Once I got my head around everything to do with tongue and lip ties, I decided we should be brave and go ahead with laser correction. When the day finally came, there was no backing out and I tried desperately to put on a brave face. I looked so forlorn that the doctor asked me to wait outside … outside the building! I sat on the steps and cried. I wanted to support my baby but the doctor insisted it was better if I wasn’t present. It was over in minutes and I rushed inside to cradle my baby. He was understandably shaken and upset but he breastfed straight away which was an immediate relief for both of us. 

Thankfully the trauma of going through the procedure was well and truly worth it. While the post-operative treatment that followed was unpleasant, the second day after the procedure we saw remarkable improvements. Oliver was able to achieve a deep latch and suddenly had the suction of a vacuum! His feed times reduced, he slept longer at night and after some persistent settling he finally slept in his cot during the day.

I feel like it’s important to put our story out there, as I am surprised that health professionals didn’t diagnose and intervene earlier, despite witnessing the trouble and trauma we were all going through. The impact of these ties is so significant – I’m surprised it’s not checked off like any other routine tests they perform post birth. If there is anyone else out there who is experiencing what we went through, it’s definitely worth having bubs assessed for ties.

If you’re like me, and your bub has been diagnosed but you feel extremely confronted by it all, I found a support group for tongue and lip ties which you may also find comfort in. What I found from this group is that there are thousands of other parents, all around Australia, with the same symptoms we were experiencing; babies with terrible gas build-ups, extreme poonamis, reflux, general irritability and often being inconsolable. The story of others may help you feel less overwhelmed, and I’m hoping that mine will too.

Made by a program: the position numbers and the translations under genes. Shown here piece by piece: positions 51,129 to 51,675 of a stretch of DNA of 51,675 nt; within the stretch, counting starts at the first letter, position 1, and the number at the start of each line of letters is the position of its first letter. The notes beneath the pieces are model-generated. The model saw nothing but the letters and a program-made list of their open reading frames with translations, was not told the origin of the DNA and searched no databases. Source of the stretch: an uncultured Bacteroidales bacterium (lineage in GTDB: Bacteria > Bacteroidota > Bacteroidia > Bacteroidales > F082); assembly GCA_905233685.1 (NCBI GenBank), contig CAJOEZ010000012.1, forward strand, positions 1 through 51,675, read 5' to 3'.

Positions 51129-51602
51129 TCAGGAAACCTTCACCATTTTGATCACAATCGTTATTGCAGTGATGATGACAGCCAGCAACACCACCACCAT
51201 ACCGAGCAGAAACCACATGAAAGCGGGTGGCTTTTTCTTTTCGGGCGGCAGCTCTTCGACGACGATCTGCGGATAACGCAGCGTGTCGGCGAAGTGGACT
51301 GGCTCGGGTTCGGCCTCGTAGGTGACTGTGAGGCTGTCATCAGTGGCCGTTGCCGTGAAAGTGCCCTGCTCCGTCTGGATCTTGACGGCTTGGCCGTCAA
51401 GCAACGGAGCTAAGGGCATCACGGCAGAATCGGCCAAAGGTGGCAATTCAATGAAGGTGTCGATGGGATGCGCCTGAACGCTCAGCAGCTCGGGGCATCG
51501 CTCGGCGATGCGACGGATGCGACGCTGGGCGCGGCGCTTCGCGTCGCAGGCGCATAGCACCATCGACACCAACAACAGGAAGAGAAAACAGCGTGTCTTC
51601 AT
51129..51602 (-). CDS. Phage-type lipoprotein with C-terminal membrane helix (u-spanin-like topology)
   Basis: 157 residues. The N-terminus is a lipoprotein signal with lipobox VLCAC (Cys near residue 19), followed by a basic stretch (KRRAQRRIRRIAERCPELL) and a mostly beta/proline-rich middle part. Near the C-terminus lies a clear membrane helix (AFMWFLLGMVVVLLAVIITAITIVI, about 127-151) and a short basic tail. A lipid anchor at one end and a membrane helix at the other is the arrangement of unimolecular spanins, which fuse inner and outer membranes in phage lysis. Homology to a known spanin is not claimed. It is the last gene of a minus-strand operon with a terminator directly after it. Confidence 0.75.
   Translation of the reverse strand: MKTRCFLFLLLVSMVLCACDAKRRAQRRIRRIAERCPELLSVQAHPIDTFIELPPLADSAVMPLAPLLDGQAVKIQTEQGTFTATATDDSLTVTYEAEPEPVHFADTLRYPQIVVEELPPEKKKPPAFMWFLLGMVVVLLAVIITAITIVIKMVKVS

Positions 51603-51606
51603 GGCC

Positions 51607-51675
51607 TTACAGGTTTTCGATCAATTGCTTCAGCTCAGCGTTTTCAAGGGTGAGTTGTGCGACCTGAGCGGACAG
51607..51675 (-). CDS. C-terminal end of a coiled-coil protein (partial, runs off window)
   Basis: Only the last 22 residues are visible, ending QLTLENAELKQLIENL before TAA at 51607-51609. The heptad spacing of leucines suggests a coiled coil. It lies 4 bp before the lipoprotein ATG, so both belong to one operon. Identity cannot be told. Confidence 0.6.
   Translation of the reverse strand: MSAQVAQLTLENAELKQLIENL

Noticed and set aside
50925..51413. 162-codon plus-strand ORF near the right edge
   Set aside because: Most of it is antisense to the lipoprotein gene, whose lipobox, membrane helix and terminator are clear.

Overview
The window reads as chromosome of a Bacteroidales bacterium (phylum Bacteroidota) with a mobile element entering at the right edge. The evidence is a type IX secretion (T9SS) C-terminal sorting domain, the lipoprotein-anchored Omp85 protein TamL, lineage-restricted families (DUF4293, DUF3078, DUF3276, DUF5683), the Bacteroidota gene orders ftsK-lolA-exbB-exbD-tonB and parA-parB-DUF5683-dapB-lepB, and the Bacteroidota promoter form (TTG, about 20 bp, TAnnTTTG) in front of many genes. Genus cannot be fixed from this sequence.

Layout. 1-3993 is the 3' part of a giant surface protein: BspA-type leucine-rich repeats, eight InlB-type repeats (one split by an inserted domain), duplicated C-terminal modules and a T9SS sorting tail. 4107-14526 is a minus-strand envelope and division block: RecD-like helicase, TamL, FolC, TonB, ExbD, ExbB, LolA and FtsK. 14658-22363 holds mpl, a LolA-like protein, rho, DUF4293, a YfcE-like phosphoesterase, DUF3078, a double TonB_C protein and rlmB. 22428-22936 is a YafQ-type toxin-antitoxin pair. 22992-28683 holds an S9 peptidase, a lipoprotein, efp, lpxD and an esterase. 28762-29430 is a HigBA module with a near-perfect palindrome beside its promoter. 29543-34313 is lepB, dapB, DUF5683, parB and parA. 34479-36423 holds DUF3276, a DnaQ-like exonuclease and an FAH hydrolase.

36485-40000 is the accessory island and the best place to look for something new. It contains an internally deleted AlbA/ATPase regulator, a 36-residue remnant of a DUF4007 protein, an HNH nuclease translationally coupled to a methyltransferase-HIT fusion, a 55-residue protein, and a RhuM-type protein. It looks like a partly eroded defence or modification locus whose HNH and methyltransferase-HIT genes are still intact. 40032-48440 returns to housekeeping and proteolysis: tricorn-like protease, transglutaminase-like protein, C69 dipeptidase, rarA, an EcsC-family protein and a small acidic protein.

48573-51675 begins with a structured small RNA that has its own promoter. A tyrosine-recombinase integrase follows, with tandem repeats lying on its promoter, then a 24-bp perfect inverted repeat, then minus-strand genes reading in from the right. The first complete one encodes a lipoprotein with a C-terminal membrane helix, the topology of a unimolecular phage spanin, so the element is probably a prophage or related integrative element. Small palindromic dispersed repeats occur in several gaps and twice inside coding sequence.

As for us now? The decision to laser Oliver’s ties was an absolute life changer. Oliver became a much happier baby and I, in turn, had an overwhelming sense of relief. The cloud of anxiety that had built up over those months is gone and being able to finally venture outside on drives and walks makes me feel like, at last, freedom is ours!

Expert response from What Were We Thinking! expert, Ann O'Doherty

Thanks for your post Danielle and for raising an issue that is often not common knowledge. Tongue ties and lip ties contribute to significant feeding issues and a lot of distress for both the mother and baby as you have clearly experienced.

There is nothing quite as painful as damaged nipples and we know that tongue-ties can be associated with infant distress, reduced intake of milk, lower weight gain and problems for the mum including reduced milk supply and nipple damage with associated blocked ducts and mastitis.

Breastfeeding, even without a tongue or lip tie, can take time to establish. Both you and your baby are learning as you go and a lot of us need support and help to do this.